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The Revenge of  Chess Computers

The Revenge of Chess Computers

The Planet Greenpawn

The Revenge of Chess Computers

A prophetic cartoon from CHESS 1946
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“I take a poor view of that ‘mediocre’ remark of yours, Mountbatten.”

The computer was replying to this:
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It appears computers, like elephants, do not forget and we can blame
the rage of the machines against humans on Lord Louis Mountbatten.

green pawns

Wesley So is the 2017 USA Chess Champion.
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Wes played a stunning game in the 9th round using a series of
checkmates in one and two moves to hamstring White This is
the type of game which is a writers dream. The notes come easy.

J. Xiong - W. So, USA Championship 2017

A look at the first Queen offer from Wesley So.

green pawns

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Francis Percival Wenman (1891-1972) more commonly known as
‘P. Wenman’ authored four books on chess problems in the 1930’s

Here is a picture of the one I have.
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Unfortunately a number of the problems (60 so far have been discovered) have
been classed, and here I use the term from the ‘Problem World’ as anticipated.

You ‘anticipate’ composing a chess problem usually by pure coincidence.
Unknown to you the setting is similar to a previously published problem.

Fair enough, but friend Percy Wenman took ‘anticipation’ to a new level.
Here are just two examples. The solution to both problems are the same.

Mate in 3. The original on the left is by C. Mortzsch published in 1903
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The one on the right appears in a Wenman book The board has simply been rotated.

Solution left: 1. Kg6 Ke7 2. Nf6 Kxf8 3. Bd6 mate.

Solution right: 1. Kf2 Kg4 2. Nf3 Kxh3 3. Bf5 mate

Mate in two The original on the left is by M.Havel first appearing in print in 1903
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The one on the right appears in a Wenman book Place the Rook from g1 to g7.

Solutions left and right: 1. Rg4 Bxg4 2. Qb1# 1. Rg4 Kb3 2. Qxd1# 1. Rg4 Kc1 2. Rc4#

This is a picture of Percy taking part in the 1920 British Chess Championship.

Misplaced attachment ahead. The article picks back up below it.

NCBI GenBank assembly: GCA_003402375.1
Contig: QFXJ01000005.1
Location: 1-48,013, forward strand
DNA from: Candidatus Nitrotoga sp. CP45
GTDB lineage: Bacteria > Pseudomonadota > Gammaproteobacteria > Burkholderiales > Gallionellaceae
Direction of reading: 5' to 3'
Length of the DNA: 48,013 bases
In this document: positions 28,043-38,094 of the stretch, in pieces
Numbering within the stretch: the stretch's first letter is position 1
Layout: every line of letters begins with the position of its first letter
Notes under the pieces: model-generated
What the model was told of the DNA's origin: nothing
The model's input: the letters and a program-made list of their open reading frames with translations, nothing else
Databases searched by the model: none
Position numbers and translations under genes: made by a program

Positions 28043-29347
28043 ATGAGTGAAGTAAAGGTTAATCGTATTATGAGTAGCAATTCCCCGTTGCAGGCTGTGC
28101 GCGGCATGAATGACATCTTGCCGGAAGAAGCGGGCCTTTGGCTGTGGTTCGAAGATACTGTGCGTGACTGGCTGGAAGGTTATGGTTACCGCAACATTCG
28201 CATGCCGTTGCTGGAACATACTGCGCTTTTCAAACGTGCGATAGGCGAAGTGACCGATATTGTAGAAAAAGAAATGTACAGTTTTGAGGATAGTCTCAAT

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That picture was taken at the Edinburgh University not far from where I live
I found the exact same spot where the picture was taken and I ‘anticipated.’
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A Mirror Mate is when the King is in checkmate and all 8 squares surrounding
the checkmated King are vacant. As always this is best explained with a diagram.

That is a Mirror Mate.

It’s very rare to see one in an actual game. RHP of course has one in 12 moves.

twinknights - klaus70 RHP2011

green pawns

red doom

Mirror Mates brings us on very nicely to Mirror Knights Forks.

Two Knights are attacking the same square. One sells it life so that
it’s stable companion can deliver a Knight Fork on the same square.

Here is a nice Red Hot Pawn example of it in action.

reverendbaron - burningoak01 RHP 2014

White nicks a Rook and Black is tries to trap the White Queen.

We keep the same pattern, Two Knights attacking c6 with a King and Queen fork

pacopina - justin3d RHP 2013 (White to play)

White failed to spot Nc6+ and Nc6+ and went onto lose.

Old Monk - Bhushaan RHP 2011 (White Play}

White failed to spot Nc6+ and Nc6+ and went onto lose.

Now one that was spotted and set up by the Knights player.

old nick - Per Madsen RHP 2016

We call time on our visit to the dungeons of RHP with this comedy of errors.

cevans - brucemann RHP 2017

I chanced upon this game a few days ago. Was Black’s h5 a decide.

The thread accompanying this blog is Thread 172561
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Last Post 17 Jun '17
Posts 251
Blog since 06 Jul '10